Yorkshire Blues Revisited


Thornton’s Company of Yorkshire Blues acted as an artillery escort at the Battle of Falkirk.  When I modelled them, I assumed that they were really 70 men strong, and therefore made them as a slightly understrength two figures, as described in a recent blog post.  I have now realised that they were larger than this.


On re-reading Christopher Duffy’s “Fight for a Throne – The Jacobite ’45 Reconsidered”, I came across a passage stating that Thornton’s company was 140 strong.  Clearly this was additional to the original four companies which were only 70 strong each.  I therefore decided to double the size of this company to four figures.  Fortuitously, I had two unallocated RedBox British Infantry figures.  One of these was identical to the firing figures which I had previously converted to an “on guard” position, as being more appropriate for an artillery escort.


The second figure was in the classic British Army 1745 bayonet drill position.  I decided to convert this latter figure to a Yorkshire Blues officer by removing his musket (saving it for future conversions), removing cartridge box, haversack and water bottle, repositioning  his arms, then adding a sword and officer’s sash.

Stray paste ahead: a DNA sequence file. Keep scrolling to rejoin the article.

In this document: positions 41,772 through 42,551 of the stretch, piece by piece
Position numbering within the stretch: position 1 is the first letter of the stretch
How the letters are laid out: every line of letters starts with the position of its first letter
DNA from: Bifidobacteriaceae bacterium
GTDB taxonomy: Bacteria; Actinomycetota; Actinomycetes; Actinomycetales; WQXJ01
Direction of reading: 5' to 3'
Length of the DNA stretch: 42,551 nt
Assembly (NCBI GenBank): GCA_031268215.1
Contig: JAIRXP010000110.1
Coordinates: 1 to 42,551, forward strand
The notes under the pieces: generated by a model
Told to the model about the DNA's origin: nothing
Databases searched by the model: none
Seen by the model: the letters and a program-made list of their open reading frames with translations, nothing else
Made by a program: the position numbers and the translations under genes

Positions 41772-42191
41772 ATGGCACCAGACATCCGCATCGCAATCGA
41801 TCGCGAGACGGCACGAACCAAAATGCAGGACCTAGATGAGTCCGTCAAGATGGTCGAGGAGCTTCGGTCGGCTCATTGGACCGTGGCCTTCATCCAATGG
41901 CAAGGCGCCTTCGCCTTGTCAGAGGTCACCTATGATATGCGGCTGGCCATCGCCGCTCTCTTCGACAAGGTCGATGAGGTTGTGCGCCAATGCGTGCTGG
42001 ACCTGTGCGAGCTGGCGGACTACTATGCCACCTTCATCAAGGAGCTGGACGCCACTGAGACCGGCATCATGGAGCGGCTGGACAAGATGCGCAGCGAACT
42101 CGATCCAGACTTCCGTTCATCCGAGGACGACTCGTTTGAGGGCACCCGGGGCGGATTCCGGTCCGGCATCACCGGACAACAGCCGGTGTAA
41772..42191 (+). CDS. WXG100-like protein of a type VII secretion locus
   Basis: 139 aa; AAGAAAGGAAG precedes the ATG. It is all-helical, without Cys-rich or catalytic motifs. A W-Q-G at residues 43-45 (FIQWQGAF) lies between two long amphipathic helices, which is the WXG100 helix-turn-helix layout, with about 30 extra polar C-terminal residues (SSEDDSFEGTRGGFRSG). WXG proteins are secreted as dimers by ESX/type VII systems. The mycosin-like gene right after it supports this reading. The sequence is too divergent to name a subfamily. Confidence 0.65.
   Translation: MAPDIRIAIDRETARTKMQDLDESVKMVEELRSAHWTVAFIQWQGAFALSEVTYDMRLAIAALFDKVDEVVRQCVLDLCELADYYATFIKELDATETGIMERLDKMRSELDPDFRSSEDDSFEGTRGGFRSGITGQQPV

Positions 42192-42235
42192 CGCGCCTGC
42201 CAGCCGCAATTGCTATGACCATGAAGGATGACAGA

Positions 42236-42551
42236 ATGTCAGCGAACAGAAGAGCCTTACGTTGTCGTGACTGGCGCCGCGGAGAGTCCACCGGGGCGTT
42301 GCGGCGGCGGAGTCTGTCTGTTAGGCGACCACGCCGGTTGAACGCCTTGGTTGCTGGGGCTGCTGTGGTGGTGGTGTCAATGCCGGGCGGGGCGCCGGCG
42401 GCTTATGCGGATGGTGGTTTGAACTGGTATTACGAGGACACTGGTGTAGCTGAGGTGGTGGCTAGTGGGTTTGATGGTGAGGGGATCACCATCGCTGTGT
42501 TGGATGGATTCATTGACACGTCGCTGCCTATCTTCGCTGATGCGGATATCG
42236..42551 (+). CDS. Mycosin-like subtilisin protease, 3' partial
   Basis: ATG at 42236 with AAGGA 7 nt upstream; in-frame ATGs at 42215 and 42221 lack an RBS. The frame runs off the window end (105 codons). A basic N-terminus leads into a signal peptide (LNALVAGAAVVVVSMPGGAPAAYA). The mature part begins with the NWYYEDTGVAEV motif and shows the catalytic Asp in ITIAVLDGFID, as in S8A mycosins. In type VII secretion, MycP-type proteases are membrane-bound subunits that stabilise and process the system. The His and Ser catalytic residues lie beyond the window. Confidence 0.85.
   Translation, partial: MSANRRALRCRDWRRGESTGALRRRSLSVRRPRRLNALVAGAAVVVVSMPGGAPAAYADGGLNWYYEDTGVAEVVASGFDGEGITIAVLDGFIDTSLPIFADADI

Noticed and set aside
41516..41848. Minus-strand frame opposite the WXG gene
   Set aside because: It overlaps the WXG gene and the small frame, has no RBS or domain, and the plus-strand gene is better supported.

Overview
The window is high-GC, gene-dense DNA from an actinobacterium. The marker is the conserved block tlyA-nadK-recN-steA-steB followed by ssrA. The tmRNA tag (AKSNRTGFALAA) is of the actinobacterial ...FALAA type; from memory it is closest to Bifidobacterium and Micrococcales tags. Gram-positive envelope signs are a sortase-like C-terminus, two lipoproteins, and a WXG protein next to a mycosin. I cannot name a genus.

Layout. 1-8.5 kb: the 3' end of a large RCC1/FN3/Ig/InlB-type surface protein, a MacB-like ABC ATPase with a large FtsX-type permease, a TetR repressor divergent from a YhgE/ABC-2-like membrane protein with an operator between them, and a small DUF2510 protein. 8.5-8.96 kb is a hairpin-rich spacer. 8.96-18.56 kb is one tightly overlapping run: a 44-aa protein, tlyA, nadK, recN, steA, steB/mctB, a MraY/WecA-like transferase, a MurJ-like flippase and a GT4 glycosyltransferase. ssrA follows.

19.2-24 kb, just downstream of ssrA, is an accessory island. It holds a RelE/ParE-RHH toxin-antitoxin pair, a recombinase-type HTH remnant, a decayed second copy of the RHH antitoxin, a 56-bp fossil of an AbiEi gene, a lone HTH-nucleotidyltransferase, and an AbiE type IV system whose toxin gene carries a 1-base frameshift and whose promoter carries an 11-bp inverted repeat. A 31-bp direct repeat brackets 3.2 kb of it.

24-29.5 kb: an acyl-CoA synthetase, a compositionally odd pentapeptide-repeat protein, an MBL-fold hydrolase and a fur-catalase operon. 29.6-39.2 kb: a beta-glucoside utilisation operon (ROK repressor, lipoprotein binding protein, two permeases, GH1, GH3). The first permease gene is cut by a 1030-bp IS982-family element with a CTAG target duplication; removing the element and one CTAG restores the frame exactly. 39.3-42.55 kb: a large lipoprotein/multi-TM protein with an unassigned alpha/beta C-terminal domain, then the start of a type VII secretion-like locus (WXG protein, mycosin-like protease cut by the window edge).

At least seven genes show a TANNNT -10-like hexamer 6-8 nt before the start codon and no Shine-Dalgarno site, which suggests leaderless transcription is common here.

Here is the enlarged complete company of Thornton’s Yorkshire Blues.  The officer has silver, as opposed to white, lace on his coat and silver lace on his hat.


2 thoughts on “Yorkshire Blues Revisited

  1. esrasolutions April 13, 2017 / 5:41 pm

    As these are nearly in Everton Blue I shall think of them as Thornton’s Special Toffees


  2. rodwargaming April 13, 2017 / 6:07 pm

    Humbrol Matt 25 but, being half Scots and half Hampshire, I had not realised the association of that colour with a football team half way between those two!!!


Leave a Reply

Fill in your details below or click an icon to log in:

WordPress.com Logo

You are commenting using your WordPress.com account. Log Out /  Change )

Google+ photo

You are commenting using your Google+ account. Log Out /  Change )

Twitter picture

You are commenting using your Twitter account. Log Out /  Change )

Facebook photo

You are commenting using your Facebook account. Log Out /  Change )


Connecting to %s